50 percent of Canadians have said that 2020 is the worst year they have ever lived through, according to a recent Leger Poll.
Everyone, it seems, is feeling a bit gloomy. 2020 has been torturous for vast swaths of the general public and very few Canadians believe it's going to get much better. 78 percent of us expect a second wave of coronavirus.
On top of this, 64 percent expect to return to the lockdown as a result of this second wave. Pessimism is usually a delightful thing; the backbone of fit and proper conservatism—yet, the 43 percent of Canadians who say "the worst of the crisis is yet to come" hardly seem to fit into this mold.
There is, at the very least, some good news for us conservatives. Justin Trudeau's Liberal Party, dogged by the WE scandal, are dropping in the polls like a lemming from a cliff.
The Liberal's polling decline is remarkable. Earlier this year, the prime minister's support skyrocketed as a result of his nearly daily television appearances. As a result of this, it is nothing short of remarkable that the Liberals only lead by 4 points, revealing the true damage of perceived corruption.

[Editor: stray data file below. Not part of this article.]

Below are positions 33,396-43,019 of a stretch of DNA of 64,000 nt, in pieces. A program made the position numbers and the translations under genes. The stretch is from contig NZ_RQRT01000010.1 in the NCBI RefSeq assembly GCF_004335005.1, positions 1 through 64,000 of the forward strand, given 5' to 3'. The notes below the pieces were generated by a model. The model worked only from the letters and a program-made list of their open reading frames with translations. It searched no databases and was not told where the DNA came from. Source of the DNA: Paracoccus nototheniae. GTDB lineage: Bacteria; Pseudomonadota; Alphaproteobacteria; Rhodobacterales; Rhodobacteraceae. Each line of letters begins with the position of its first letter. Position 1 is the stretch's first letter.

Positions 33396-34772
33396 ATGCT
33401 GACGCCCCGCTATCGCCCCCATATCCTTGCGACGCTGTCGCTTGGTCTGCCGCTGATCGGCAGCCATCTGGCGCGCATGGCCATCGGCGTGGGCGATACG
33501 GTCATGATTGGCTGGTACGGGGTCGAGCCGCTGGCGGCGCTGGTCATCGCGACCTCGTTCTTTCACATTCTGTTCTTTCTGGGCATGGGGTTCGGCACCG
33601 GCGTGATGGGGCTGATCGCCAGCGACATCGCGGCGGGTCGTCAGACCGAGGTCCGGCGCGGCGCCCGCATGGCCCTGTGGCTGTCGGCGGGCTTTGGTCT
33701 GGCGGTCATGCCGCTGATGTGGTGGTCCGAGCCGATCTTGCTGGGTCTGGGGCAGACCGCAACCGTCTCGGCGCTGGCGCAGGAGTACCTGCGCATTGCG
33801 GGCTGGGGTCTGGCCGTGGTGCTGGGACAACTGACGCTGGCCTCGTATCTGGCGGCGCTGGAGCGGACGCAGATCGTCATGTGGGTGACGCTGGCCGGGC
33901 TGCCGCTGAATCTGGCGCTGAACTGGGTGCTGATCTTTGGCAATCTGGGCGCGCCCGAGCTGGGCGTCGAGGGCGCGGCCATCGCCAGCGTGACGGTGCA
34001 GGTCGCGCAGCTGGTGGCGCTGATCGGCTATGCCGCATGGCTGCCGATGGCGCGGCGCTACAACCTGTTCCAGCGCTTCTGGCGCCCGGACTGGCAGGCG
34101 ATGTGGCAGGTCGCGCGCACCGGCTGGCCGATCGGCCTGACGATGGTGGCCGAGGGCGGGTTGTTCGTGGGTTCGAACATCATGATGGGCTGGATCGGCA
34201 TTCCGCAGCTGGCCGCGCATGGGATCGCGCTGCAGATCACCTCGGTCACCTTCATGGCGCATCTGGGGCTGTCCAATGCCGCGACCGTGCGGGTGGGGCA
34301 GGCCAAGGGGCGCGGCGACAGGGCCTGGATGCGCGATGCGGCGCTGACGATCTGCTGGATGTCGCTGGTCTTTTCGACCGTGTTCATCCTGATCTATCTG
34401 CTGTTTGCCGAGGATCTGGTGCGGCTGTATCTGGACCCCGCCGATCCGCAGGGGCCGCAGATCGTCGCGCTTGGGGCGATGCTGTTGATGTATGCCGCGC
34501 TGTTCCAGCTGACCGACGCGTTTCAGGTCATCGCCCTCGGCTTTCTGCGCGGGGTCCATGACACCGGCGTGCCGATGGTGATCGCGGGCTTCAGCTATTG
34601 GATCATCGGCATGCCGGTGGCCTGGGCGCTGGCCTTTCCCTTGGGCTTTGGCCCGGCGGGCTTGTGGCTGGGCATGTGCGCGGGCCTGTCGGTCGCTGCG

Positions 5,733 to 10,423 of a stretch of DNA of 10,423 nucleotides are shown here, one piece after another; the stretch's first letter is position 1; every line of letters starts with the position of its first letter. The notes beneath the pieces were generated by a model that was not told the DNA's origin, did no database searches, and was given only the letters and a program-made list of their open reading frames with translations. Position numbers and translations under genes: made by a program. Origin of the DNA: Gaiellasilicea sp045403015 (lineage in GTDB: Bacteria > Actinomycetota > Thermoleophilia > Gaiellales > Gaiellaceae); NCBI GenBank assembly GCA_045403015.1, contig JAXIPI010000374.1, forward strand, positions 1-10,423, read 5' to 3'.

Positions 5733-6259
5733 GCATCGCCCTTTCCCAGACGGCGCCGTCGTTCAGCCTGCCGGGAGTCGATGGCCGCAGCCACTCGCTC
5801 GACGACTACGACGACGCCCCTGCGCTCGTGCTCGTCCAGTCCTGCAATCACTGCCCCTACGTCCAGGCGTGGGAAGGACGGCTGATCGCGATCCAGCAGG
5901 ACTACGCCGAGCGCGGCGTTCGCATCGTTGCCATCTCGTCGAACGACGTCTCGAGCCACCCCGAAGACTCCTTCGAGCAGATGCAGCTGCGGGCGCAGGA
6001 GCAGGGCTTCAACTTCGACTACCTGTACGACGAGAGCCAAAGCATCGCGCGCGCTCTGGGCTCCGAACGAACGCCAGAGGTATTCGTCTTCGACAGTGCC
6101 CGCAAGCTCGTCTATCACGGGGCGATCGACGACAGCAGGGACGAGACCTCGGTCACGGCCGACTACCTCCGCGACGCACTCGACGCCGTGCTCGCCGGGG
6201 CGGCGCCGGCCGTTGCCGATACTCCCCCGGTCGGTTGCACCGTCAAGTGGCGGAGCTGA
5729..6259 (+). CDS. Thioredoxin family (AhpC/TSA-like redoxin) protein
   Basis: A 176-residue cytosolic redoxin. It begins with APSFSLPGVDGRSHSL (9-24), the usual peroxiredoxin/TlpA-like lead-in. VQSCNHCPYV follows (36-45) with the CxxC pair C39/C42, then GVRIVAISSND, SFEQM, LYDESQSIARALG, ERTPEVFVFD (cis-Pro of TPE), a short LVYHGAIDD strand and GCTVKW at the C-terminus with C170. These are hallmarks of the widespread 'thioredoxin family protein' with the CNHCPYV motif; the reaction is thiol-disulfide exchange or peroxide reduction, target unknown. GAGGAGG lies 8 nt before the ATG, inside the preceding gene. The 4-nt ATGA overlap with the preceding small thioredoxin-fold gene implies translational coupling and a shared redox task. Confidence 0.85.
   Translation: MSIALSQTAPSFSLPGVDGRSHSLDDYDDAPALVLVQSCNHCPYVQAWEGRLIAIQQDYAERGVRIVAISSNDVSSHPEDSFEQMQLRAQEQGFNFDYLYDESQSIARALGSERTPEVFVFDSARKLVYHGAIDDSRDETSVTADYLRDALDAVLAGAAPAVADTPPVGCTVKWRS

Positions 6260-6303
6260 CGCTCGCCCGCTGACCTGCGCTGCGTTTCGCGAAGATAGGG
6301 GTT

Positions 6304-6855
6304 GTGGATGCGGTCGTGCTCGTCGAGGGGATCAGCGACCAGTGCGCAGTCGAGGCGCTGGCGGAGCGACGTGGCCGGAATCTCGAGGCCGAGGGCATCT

Locusts have no king and yet they march; the Conservatives have no leader and yet they gain. The Trudeau Liberals have a precarious 4 point lead over the Conservative Party. With the CPC electing a new leader in late August, we may very well see a new government if an election is called.
The Bloc Quebecois leader Yves-François Blanchet made national headlines when he promised to gun for an election if Morneau and Trudeau do not resign. Is this more Yves-François Bullshet? Perhaps. Whatever the case, if the Bloc do not have the support of the NDP (who literally cannot afford an election) and the Conservatives (who may want to increase the profile of their leader before an election) a change in government in the near future seems unlikely.